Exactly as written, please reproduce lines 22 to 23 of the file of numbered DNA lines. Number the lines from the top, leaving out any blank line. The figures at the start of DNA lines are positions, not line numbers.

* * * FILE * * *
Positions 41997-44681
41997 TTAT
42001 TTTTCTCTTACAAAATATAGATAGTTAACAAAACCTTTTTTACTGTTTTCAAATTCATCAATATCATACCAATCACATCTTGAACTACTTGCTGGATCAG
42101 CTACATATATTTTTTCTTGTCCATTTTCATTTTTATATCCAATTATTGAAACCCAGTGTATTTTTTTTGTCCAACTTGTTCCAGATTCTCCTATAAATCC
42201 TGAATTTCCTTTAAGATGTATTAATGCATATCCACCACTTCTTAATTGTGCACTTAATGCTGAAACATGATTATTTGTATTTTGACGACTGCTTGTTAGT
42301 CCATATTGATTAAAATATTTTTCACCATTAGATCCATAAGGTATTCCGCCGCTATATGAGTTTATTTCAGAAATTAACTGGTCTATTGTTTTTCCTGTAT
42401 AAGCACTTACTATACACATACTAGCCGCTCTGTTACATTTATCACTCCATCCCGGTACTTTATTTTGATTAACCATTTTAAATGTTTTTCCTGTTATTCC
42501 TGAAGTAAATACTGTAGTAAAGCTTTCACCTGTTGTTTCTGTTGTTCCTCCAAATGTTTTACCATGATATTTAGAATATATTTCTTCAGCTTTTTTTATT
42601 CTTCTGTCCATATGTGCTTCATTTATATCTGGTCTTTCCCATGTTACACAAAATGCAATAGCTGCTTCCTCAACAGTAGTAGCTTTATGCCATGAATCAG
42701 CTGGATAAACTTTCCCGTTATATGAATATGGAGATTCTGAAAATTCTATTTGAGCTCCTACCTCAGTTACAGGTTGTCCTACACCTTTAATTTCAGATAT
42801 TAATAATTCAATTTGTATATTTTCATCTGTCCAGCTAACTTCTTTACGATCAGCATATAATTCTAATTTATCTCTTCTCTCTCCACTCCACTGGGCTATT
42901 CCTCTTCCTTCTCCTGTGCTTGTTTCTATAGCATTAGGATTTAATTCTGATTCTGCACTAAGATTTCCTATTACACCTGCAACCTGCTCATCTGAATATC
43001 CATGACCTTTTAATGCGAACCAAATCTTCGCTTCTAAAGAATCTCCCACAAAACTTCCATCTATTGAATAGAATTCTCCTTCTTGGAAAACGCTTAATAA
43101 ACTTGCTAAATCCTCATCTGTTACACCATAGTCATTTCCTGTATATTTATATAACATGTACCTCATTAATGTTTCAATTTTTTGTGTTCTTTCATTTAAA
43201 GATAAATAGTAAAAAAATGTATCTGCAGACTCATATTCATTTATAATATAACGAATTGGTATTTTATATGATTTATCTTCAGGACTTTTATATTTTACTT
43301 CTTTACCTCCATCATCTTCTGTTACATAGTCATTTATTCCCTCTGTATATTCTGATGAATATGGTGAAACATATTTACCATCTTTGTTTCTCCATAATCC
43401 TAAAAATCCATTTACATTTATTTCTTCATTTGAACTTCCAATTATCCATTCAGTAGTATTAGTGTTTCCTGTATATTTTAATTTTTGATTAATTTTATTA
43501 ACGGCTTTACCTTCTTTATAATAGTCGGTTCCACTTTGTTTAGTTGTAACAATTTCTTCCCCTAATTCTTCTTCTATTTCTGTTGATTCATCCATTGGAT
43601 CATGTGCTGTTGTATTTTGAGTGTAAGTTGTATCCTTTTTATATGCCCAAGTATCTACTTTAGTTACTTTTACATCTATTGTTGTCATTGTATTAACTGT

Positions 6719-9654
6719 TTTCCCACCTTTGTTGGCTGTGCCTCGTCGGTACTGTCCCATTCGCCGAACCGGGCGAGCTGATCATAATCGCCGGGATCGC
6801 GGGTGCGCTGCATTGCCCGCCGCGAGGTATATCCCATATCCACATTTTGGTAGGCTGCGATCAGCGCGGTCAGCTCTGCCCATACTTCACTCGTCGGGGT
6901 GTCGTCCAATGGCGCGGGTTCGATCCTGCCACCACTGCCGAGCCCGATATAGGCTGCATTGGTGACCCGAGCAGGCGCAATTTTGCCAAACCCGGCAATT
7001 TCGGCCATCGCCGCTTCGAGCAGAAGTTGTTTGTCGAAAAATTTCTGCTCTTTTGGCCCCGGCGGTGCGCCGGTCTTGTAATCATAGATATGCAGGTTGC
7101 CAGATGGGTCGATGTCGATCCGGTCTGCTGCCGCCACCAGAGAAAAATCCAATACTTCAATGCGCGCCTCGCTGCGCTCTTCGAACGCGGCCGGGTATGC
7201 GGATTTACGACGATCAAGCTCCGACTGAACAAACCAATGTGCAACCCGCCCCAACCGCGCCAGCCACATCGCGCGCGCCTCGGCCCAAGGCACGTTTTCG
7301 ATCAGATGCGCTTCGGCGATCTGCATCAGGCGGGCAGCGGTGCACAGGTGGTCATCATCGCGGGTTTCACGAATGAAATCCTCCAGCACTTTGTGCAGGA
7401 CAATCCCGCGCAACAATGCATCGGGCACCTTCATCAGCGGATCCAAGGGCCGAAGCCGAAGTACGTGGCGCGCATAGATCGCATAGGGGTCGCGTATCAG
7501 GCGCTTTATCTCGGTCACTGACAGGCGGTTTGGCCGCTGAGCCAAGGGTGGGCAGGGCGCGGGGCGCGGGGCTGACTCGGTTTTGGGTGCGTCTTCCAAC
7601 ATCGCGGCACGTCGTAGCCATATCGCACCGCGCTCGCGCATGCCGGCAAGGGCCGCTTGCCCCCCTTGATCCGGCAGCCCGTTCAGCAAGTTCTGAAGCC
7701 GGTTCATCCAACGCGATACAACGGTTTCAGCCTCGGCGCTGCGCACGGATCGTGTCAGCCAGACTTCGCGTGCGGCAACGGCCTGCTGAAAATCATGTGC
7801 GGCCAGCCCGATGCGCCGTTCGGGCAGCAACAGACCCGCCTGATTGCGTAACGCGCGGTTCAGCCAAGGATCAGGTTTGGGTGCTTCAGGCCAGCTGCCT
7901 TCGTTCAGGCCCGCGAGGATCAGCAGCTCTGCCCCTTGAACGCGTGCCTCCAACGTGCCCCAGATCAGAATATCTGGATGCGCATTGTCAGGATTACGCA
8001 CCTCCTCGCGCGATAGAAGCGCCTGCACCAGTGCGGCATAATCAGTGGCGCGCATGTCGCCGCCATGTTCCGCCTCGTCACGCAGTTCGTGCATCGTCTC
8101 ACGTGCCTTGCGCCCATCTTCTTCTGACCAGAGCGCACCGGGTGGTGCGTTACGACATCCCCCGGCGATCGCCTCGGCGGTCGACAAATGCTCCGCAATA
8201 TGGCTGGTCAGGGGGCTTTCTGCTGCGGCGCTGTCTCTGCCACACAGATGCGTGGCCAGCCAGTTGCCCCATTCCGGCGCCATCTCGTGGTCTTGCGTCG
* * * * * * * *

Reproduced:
6801 GGGTGCGCTGCATTGCCCGCCGCGAGGTATATCCCATATCCACATTTTGGTAGGCTGCGATCAGCGCGGTCAGCTCTGCCCATACTTCACTCGTCGGGGT
6901 GTCGTCCAATGGCGCGGGTTCGATCCTGCCACCACTGCCGAGCCCGATATAGGCTGCATTGGTGACCCGAGCAGGCGCAATTTTGCCAAACCCGGCAATT